Indigenous and environmental groups have won a major legal victory with the Federal Court of Appeal's quashing of the federal government's approvals for the construction of the Trans Mountain Pipeline expansion, thereby halting the project indefinitely. This leaves the Liberal government's purchase of the pipeline hanging like an albatross aroound its neck for its wasting of money and for the Liberal and Conservative government's failure to adequately take into account the environmental and indigenous impacts of expanding the pipeline during the approval process.
In the decision released Thursday, and written by Justice Eleanor Dawson, the court found the National Energy Board's assessment of the project was so flawed that it should not have been relied on by the federal cabinet when it gave final approval to proceed in November 2016. The certificate approving construction and operation of the project has been nullified, leaving the project in legal limbo until the energy regulator and the government reassess their approvals to satisfy the court's demands. ...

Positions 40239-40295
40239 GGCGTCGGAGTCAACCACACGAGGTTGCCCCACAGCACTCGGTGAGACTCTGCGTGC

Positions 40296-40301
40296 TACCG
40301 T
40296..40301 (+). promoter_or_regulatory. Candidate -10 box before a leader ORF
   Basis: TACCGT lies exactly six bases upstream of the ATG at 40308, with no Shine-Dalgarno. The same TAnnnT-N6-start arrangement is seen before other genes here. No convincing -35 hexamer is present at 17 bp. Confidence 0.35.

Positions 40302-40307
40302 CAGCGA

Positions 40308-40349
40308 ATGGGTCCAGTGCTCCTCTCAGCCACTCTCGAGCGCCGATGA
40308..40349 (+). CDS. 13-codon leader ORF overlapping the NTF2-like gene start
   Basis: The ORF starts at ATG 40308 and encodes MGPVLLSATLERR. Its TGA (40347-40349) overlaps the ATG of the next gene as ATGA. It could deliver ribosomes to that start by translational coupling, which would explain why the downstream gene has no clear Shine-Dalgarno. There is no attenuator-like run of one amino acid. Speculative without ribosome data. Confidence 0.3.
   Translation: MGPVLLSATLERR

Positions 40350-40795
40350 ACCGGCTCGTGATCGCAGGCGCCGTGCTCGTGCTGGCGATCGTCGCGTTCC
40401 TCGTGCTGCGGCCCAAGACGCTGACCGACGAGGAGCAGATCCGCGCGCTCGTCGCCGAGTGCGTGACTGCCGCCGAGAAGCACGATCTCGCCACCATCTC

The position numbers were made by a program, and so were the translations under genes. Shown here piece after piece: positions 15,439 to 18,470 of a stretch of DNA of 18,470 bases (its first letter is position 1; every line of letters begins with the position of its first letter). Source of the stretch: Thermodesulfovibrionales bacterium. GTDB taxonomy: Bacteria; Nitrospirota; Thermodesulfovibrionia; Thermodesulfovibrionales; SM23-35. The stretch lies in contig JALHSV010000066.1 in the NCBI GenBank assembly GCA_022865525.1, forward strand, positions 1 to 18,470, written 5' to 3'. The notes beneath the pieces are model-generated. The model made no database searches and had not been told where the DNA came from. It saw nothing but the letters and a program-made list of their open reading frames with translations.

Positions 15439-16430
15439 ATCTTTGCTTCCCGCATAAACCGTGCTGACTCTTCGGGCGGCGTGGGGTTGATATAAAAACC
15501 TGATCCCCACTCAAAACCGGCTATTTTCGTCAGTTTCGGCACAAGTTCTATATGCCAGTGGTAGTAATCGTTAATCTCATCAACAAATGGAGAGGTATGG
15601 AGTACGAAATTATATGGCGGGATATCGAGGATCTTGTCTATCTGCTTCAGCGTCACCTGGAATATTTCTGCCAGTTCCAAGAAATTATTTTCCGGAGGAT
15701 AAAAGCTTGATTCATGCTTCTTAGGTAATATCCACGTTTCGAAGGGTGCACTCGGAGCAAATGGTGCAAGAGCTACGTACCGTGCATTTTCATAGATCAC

Amid uncertainty, Kinder Morgan agreed to sell the project to the federal government this spring. Now, the Liberal government is the owner of a proposed pipeline project that could be subject to years of further review.
In its initial study of the project, the NEB found that the pipeline would not cause significant adverse environmental impacts. But the court has determined that conclusion is bogus because it did not assess the impacts of marine shipping — increased tanker traffic that would result from the expanded pipeline — on the environment and southern resident killer whales in the waters around the line's shipping terminal. The appellate court also found that the federal government did not adequately, or meaningfully, consult with Indigenous people and hear out there concerns after the NEB issued its report recommending that cabinet approve the project.
The court has ordered the federal government redo its Phase 3 consultation.
"Only after that consultation is completed and any accommodation made can the project be put before the Governor in Council (cabinet) for approval," the decision reads. "The duty to consult was not adequately discharged in this case."